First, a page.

The Chinese central bank has a new digital currency chief who says its upcoming digital yuan has features not offered by Facebook Libra.
Changchun Mu – previously deputy director of the payments and settlement division at the People’s Bank of China (PBoC) – recently stepped into the lead role at the Digital Currency Research Institute, reports Shanghai Securities News.
According to the state-run news source, Mu recently published details on PBoC's digital currency – apparently being carried out in a secret office away from the bank's Beijing headquarters – describing it as a digital currency and electronic payment tool with "value characteristics."
"Its functional attributes are exactly the same as paper money, but it is just a digital form," Mu said.
Perhaps most notably, he set out some of the digital currency's technical aspects, and compared it with Facebook's Libra.
PBoC's digital yuan will be able to be transferred between users without an account and without a mobile or internet network, the report cites Mu as saying. Providing a user's mobile phone has a wallet, the digital currency can be transferred to another person by placing the two phones in physical contact. Presumably, this feature is enabled by near-field communication (NFC).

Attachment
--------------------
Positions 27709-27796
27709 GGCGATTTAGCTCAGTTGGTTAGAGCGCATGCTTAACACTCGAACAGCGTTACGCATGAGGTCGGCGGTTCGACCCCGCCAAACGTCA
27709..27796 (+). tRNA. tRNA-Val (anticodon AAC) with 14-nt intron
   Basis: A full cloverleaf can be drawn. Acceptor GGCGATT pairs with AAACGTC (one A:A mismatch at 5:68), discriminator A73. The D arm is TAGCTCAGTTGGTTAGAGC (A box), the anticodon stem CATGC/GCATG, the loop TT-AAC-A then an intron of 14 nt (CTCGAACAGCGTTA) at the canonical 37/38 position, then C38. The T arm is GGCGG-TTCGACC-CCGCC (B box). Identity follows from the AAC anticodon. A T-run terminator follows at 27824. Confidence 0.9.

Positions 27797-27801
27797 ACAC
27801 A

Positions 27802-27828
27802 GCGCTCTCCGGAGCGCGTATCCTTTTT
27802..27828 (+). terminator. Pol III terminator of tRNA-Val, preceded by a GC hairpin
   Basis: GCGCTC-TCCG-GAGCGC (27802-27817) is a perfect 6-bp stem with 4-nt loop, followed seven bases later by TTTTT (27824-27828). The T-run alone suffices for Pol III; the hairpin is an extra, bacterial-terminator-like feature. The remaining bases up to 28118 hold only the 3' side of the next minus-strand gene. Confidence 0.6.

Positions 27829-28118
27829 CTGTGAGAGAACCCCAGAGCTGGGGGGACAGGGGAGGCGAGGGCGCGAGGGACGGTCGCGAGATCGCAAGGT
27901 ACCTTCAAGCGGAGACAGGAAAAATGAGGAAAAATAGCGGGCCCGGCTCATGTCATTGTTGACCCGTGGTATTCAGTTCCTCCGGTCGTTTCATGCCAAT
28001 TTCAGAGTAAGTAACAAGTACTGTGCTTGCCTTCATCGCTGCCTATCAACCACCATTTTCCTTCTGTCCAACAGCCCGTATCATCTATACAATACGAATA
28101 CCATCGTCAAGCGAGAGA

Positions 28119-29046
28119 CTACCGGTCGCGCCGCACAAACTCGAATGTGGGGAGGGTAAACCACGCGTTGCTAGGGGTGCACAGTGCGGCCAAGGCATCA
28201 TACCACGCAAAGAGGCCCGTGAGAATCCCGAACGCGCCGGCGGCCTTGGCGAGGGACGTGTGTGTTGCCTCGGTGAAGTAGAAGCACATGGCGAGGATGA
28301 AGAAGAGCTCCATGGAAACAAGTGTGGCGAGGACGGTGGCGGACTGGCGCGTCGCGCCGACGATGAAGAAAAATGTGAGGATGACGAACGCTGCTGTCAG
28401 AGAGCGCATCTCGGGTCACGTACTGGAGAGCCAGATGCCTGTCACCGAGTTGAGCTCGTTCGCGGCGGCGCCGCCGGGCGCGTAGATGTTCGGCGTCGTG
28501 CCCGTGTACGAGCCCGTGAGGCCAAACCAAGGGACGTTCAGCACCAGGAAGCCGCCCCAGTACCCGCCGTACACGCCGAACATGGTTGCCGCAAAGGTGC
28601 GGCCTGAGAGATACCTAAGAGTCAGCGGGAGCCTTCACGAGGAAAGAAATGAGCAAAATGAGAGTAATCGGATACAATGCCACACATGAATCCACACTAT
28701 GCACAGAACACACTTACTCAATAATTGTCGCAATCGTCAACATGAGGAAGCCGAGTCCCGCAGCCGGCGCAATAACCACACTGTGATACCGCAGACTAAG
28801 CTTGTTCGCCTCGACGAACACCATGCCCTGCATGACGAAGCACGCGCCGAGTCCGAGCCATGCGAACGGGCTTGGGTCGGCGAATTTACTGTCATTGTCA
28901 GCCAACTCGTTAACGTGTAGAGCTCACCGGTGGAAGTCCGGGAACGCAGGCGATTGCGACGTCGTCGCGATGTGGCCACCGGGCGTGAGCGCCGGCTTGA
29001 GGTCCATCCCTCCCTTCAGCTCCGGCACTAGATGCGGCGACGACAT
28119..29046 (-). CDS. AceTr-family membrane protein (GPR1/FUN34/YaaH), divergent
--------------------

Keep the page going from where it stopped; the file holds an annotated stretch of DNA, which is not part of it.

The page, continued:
"Even Libra can't do this," Mu said.
PBoC's digital currency also doesn't need a bank account to be used, and is "free from the control of the traditional bank account system," Shanghai Securities News cites Mu as saying. He further suggested it allows users to preserve their privacy when using the system.
However, the digital currency will be delivered via commercial banks like fiat currency. The banks must open accounts with the PBoC and buy the token at 100 percent value. After that, users may open digital wallets for the digital currency through the banks or commercial organizations.
According to the report, Mu added that the main reason for developing the digital currency is "planning ahead" to protect monetary sovereignty and China's legal currency. That may be a hint that the advent of Facebook's Libra is behind the sudden rush of development at the central bank.
As such, China should “make good preparations and make the Chinese yuan a stronger currency,” Zhou said.
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